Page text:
The pandemic is creating new challenges for BRI developmental projects. Accordingly, significant amends in existing loan terms need to bring out in its execution process agreements. This can be done by focusing efforts towards the inclusivity of non-Chinese banks, also financial institutions and making amends to workforce agreements.

The more extended recovery period for countries, the higher will be the burden on Beijing’s ability to sustain the BRI. Inclusivity of non-Chinese banks and other financial institutions will go a long way in reducing the capital burden China has to endure. Globally amid the growing uncertainty of development projects, China will have to play a critical role in creating trust among non-Chinese banks with its BRI partners by acting as a guarantor. Reliance on public banks and state-owned enterprises has created hindrances in China’s attempt to multilateralise the BRI for “common development“. An interesting approach in creating more multilateralism is to develop more interactions among BRI partners keeping aside Chinese involvement. Cooperation among BRI partners can go a long way in creating new trade relationships between countries. China’s faith and dedication in the BRI are worthy of an applaud; however, considering the current scenario and changes in strategic relations, China should lead the movement for more cooperation between BRI partners. This will reduce reliability for Chinese loans and promote shared gains by creating new as well as dynamic trade relations among partner countries and regional cooperation groups.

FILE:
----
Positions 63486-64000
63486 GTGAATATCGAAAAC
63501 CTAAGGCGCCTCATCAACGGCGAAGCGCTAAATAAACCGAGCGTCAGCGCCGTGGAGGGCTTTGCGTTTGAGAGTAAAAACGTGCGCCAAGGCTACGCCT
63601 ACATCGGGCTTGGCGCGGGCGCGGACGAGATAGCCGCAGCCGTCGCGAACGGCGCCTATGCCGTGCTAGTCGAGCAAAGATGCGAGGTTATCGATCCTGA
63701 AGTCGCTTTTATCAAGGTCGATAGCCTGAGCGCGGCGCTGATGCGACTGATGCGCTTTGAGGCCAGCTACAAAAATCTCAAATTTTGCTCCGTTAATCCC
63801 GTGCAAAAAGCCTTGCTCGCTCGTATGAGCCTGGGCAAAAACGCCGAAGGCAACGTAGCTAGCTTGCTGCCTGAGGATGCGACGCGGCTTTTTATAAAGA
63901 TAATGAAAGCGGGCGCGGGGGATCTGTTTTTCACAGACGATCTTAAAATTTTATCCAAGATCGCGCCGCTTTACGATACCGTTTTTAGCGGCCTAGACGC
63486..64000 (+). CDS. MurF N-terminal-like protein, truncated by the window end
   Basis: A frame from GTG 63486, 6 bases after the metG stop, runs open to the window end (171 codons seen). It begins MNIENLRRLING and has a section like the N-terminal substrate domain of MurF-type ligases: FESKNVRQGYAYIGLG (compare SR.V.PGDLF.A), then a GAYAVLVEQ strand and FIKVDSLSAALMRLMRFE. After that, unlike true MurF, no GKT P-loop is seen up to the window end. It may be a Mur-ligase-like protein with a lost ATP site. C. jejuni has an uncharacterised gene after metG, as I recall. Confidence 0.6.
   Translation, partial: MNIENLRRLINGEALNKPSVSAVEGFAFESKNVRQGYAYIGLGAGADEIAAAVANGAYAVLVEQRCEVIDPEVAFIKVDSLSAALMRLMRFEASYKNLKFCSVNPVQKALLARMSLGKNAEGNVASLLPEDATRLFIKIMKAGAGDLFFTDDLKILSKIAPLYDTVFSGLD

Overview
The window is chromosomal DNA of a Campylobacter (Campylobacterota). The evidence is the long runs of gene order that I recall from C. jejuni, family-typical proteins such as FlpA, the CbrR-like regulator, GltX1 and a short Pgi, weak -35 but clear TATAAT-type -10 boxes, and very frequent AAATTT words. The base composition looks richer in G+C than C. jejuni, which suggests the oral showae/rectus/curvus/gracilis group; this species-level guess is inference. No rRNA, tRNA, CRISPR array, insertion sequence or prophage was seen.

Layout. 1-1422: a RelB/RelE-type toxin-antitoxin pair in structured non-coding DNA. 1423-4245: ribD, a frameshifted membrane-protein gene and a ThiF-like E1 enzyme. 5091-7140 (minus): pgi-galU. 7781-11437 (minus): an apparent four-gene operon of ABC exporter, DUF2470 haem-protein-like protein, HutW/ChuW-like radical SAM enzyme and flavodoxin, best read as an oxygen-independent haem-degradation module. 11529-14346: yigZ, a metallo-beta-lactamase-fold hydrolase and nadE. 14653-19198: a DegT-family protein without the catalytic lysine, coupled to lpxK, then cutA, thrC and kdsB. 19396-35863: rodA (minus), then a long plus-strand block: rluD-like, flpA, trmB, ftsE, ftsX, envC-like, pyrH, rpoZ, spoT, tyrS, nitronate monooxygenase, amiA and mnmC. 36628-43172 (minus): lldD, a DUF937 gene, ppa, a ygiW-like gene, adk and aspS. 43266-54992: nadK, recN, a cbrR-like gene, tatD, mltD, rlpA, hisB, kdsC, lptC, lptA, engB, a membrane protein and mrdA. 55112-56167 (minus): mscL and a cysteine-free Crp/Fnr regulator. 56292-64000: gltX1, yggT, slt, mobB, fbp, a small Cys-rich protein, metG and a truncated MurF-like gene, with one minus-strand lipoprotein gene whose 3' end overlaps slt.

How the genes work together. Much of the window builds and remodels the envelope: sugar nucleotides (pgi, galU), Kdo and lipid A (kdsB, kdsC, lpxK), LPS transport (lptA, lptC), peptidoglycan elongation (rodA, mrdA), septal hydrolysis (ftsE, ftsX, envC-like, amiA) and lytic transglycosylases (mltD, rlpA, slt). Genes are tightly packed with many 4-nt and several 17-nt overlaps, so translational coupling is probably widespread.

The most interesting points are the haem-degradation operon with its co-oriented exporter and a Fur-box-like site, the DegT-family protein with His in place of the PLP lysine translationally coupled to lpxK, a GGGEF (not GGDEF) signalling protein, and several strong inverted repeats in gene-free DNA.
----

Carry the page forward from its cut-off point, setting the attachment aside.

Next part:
There is the presence of a trend where Chinese contractors and workers lead the majority of infrastructure projects as part of agreement terms. China should encourage their partners to take majority control of pending projects by involving indigenous contractors and workers. This will help reduce delays and generate more employment for project completion. Through such arrangements, construction completions will rejuvenate the viability of BRI and brush off any credibility concerns. Indigenous workers will be exposed to the Chinese expertise of constructions promoting skill sharing. This cooperation will create self-reliance, which is, the essence of the BRI initiative. Complexities of the pandemic also include uneven travel restrictions and application of lockdown across the countries. Even though China has begun manufacturing, the varied situations in partner countries are going to make it difficult for China to solely monitor.